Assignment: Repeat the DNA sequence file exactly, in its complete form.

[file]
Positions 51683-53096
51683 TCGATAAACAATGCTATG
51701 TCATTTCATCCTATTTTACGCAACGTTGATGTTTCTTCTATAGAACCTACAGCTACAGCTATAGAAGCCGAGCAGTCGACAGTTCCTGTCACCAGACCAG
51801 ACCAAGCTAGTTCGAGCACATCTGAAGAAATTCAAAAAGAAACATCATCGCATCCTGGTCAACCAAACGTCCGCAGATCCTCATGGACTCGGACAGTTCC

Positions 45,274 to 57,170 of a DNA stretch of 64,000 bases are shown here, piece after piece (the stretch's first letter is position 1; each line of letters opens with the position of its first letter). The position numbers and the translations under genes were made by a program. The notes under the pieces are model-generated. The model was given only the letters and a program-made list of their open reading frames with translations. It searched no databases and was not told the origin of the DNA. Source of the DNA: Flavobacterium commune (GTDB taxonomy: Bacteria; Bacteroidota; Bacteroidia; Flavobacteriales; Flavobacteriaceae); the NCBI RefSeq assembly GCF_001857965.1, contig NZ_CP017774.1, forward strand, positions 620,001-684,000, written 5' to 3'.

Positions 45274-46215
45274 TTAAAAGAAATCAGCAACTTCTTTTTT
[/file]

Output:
Positions 51683-53096
51683 TCGATAAACAATGCTATG
51701 TCATTTCATCCTATTTTACGCAACGTTGATGTTTCTTCTATAGAACCTACAGCTACAGCTATAGAAGCCGAGCAGTCGACAGTTCCTGTCACCAGACCAG
51801 ACCAAGCTAGTTCGAGCACATCTGAAGAAATTCAAAAAGAAACATCATCGCATCCTGGTCAACCAAACGTCCGCAGATCCTCATGGACTCGGACAGTTCC

Positions 45,274 to 57,170 of a DNA stretch of 64,000 bases are shown here, piece after piece (the stretch's first letter is position 1; each line of letters opens with the position of its first letter). The position numbers and the translations under genes were made by a program. The notes under the pieces are model-generated. The model was given only the letters and a program-made list of their open reading frames with translations. It searched no databases and was not told the origin of the DNA. Source of the DNA: Flavobacterium commune (GTDB taxonomy: Bacteria; Bacteroidota; Bacteroidia; Flavobacteriales; Flavobacteriaceae); the NCBI RefSeq assembly GCF_001857965.1, contig NZ_CP017774.1, forward strand, positions 620,001-684,000, written 5' to 3'.

Positions 45274-46215
45274 TTAAAAGAAATCAGCAACTTCTTTTTT